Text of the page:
Sunday, July 24, 2011

The Chronic Pain of CVS

Sculpture by O. Zadkine, Paris - photo by Green Eye

  CVS = Cyclic vomiting syndrome

Cyclic vomiting syndrome (US English) or cyclical vomiting syndrome (UK English) (CVS) is a condition whose symptoms are recurring attacks of intense nausea, vomiting and sometimes abdominal pain and/or headaches or migraines. Cyclic vomiting usually develops during childhood at ages 3–7; although it often remits during adolescence, it can persist into adult life. (Wikipedia definition, link below post)

The young woman awakes, hoping for ‘normal’ but fearing the worst. Will there be more gut-wrenching pain that wraps around from the stomach to the back, and the unbidden nausea that is a chronic side effect? On a good day, she will be able to get up early or mid-morning and eat breakfast. If that poses no problem, then she may be able to do some household chores, or even work when that occurs. When it’s a bad day, everything squeals to a halt until the pain is attended to or runs its course for one to several days.

For relief and the ability to do the basic things, she has medications to help quell the effects of the CVS syndrome. There are pain medications prescribed including nose sprays or pills that melt in the mouth, hydration to replace the lost fluid, and nausea pills. Sometimes a combination of these will work and sometimes they won’t. As a last resort, the doctor’s office will administer a shot to stop the spasms of the stomach. Sleeping for several hours is usually needed to recover from an intense bout, or incidences that last longer than three days.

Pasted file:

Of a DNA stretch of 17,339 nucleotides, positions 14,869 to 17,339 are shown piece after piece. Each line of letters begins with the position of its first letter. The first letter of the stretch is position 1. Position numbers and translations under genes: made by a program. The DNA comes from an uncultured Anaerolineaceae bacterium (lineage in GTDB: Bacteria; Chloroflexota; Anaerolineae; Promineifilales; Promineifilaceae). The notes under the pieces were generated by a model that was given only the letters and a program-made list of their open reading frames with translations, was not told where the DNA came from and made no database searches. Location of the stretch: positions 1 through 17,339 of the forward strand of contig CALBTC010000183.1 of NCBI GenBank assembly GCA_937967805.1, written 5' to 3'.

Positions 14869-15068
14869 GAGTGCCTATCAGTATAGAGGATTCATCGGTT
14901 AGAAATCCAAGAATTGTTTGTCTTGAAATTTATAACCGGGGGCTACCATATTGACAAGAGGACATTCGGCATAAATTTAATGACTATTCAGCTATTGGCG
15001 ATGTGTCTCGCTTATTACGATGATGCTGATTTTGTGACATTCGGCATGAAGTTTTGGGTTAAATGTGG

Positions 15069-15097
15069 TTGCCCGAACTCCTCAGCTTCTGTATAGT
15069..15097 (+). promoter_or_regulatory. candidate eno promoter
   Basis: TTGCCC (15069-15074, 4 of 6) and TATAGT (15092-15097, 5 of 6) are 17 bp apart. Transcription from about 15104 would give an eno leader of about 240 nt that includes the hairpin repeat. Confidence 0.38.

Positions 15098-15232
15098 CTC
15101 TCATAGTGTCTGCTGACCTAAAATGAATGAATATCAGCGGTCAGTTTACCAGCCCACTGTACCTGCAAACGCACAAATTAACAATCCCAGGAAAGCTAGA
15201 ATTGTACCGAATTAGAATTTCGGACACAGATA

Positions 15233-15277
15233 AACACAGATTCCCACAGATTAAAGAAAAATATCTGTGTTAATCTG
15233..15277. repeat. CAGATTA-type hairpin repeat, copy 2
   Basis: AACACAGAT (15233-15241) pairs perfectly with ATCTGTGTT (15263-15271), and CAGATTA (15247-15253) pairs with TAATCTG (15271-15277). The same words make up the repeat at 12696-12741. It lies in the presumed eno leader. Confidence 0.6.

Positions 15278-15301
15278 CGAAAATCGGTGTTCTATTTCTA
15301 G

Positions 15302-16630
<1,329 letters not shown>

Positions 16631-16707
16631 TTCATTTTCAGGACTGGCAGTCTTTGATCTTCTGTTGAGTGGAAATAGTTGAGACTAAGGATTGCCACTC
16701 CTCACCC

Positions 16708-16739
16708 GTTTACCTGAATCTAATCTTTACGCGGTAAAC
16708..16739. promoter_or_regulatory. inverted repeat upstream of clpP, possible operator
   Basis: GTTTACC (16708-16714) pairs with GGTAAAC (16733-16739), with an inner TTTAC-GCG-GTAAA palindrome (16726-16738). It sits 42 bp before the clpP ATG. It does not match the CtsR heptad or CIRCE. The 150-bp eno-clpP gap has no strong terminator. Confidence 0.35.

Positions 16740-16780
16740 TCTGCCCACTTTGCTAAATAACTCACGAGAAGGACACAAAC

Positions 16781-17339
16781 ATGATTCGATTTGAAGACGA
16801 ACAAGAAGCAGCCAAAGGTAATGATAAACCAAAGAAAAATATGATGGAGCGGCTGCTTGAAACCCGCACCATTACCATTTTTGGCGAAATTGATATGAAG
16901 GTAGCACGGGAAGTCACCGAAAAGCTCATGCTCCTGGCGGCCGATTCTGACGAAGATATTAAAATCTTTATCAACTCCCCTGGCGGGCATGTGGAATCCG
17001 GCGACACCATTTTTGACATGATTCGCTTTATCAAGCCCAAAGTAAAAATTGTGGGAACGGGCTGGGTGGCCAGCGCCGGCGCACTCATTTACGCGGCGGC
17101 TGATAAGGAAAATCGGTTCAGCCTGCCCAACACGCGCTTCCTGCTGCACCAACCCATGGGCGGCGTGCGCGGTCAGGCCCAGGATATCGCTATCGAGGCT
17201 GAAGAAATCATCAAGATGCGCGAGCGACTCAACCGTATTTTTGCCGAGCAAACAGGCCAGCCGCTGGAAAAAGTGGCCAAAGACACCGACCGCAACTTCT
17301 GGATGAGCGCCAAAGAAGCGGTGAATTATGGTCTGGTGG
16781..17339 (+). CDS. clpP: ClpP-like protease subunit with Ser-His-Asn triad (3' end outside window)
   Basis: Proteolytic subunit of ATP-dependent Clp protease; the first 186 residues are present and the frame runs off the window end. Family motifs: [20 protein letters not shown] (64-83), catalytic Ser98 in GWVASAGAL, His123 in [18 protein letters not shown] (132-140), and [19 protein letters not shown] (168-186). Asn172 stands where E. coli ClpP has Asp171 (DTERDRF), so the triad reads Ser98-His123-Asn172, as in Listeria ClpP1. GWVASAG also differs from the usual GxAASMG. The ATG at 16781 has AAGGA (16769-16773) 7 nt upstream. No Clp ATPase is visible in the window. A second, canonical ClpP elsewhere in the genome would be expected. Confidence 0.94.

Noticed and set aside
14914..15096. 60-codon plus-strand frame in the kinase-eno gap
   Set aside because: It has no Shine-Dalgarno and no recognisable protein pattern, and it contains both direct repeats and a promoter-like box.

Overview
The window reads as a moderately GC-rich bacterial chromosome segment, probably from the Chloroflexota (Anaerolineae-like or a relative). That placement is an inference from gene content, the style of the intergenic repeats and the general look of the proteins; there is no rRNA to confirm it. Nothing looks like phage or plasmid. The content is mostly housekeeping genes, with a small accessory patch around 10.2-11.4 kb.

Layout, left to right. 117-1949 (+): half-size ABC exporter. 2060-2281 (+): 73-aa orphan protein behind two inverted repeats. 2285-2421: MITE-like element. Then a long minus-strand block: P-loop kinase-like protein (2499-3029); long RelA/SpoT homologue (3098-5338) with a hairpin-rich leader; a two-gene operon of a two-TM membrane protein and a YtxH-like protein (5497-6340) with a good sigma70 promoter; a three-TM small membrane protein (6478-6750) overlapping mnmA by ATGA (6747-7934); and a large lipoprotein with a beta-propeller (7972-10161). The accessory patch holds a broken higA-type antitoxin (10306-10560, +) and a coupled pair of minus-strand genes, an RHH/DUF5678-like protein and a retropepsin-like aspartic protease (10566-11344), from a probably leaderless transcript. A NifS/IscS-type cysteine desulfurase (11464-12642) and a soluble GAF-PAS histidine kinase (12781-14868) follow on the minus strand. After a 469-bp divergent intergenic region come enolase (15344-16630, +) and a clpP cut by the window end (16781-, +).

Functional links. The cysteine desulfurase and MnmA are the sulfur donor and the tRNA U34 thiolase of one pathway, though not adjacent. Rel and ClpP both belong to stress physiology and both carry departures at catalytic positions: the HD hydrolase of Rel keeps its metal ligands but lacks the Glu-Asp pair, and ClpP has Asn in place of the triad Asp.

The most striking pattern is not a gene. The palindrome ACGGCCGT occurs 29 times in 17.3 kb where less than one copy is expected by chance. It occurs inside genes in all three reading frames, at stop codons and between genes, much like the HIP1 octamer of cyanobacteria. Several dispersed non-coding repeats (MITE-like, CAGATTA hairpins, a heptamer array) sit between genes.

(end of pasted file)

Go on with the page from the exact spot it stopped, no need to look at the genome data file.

A mild attack of CVS will last one day, but the length of time can vary depending on other factors that come into play. Hormone fluctuation, stress, a lowered immune system due to a cold, lack of sleep/insomnia -- any of these can trigger the start of the pain spasms in the stomach. One doctor said we all get butterflies in our stomach, but a person with CVS gets “tigers” in their stomach.

There are websites for this rare condition, but no cure that this young woman has been able to find. Managing the disease may be an ongoing factor in her life, even though some believe that the frequency and intensity will reduce, if not disappear at certain ages, e.g., after puberty, in early adulthood, etc. That hasn’t happened yet. Various tests can be scheduled to check the condition of the stomach. Other tests which must be done in a hospital, such as scoping of the upper or lower digestive system, are sometimes required after other causes such as ulcers are ruled out.

All the basic mundane things that we have to do everyday become a real chore when the body fights itself, or causes intense pain. When that pain is internal and not visible like a wound, others can doubt its validity, forcing the person who is ill to be constantly on the defense.